# Constructing an isosceles triangle with base 12 ft.

Assume you have 60 feet of fencing or border material. Calculate the area of an isosceles triangle with a base of 12 ft.

I'm a little confused by this because if the base is 12 then obviously the remaining two sides will be 24 ft each.

When I construct an isosceles triangle, it is not possible to have the side lengths be 24 while also having the base angles be 45 degrees each. So how would I calculate the area of this triangle? What would the lengths be of the two congruent sides?

• Why can't the two sides be $24$? The problem doesn't appear to specify $45^{\circ}$ base angles anywhere. It's not a right triangle, for sure.
– lulu
May 12, 2023 at 16:44
• The two base angles do not have to be 45 degress in an isosceles triangle. They just have to be equal to each other. May 12, 2023 at 16:44
• If the trouble comes from the computation of the area, like all triangle it's half the base times the height. And if you cut an isoceles triangle along its height, you get two right triangles. So there should be no problem. (even in the more general case there are formulas, see en.wikipedia.org/wiki/Area_of_a_triangle) May 12, 2023 at 16:53
• @lulu oh yes thank you. but if i don't know the angles then how should I find the "height" of the triangle? because when i draw the altitude, it splits it into two right triangles but i do not know the other angles May 12, 2023 at 16:58
• You don't need the angles. Just drop the height to the base and use the Pythagorean Theorem.
– lulu
May 12, 2023 at 17:03

If the base angles of angles of an isosceles triangle are $$45^\circ$$ then it is a isosceles right angled triangle.

For the area, use heron's formula $$\Delta=\sqrt{s(s-a)(s-b)(s-c)}$$ where $$a,b,c$$ are sides of the triangle and $$s=\frac{a+b+c}{2}$$

• Or use the Pythagorean theorem to find the height (since the bisected base and the other sides are known to form two congruent right triangles). May 12, 2023 at 17:00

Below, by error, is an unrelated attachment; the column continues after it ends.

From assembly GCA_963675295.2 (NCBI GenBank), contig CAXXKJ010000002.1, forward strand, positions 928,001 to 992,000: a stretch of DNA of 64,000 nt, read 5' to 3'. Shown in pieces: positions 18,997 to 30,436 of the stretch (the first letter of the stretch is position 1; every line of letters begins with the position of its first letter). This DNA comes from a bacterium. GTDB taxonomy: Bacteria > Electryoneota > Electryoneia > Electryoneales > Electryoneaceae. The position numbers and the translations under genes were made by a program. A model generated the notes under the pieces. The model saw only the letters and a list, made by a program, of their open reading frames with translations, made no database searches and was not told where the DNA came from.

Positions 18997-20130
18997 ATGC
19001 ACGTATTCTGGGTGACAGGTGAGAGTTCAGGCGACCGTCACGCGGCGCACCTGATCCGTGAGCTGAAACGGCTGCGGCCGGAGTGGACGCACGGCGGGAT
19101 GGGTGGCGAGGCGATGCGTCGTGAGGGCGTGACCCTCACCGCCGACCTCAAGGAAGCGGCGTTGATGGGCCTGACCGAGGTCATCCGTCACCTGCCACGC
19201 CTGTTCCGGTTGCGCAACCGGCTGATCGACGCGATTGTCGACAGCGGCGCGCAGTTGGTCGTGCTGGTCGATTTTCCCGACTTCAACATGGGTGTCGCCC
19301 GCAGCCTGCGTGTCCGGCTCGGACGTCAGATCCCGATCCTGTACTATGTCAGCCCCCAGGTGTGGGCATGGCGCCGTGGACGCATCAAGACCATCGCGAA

Yes, if the base is 12ft then the other two sides will be 24ft. But the angles opposite to the equal sides may not nessescarily be 45 degree. When the question says 'base' it does not imply that the triangle is a right angled triangle having base 12 ft and a hypotenuse and perpendicular of 24 ft. That is simply not possible. In an isosceles triangle that has exactly two equal sides, the equal sides are called legs and the third side is called the base.

Moving on to the methods which can be used to calculate the area, there are two that I can think of.

The first is that you can draw a perpendicular from the vertex common to the equal sides to the base. This perpendicular will bisect the base and will divide the triangle into two smaller triangles of equal area. You can calculate the length of the perpendicular using Pythogoras Theorem and thereafter calculate the area of the triangle.

Alternatively you can simply use Heron's formula to calculate the area.

• ah yes thanks. When i did the calculation I got that the area is $6\sqrt{540}$ is this correct? Also this is somewhat of a side note but if I were to draw this on graph paper and I calculated 1 box to be 0.25 in. Then I would simply need to take my ruler and draw 6 inches from each side of the base to the vertex right? May 12, 2023 at 21:24
• The area is correct. But I don't quite understand the second question. You are taking 6 inches or 6 boxes? Either way you are not getting 24 as the length of the sides. May 12, 2023 at 21:55
• sorry for the lack of clarity. I mean to say if I set it up so that 1 box = 1 foot (on a piece of graph paper). And I measure 1 box to be 0.25 inches. then for me to measure one of the sides that is 24 feet, I would need to take my ruler and start from one end of the base and draw 6 inches. That way those six inches would represent 24 feet. May 13, 2023 at 3:41
• @user130306 Yes. Ideally you would measure 6 inches on the compass and draw two arcs (by taking the end points of the base as center) such that they cut each other at a point which will be the vertex. Then you just join the vertices. May 13, 2023 at 9:21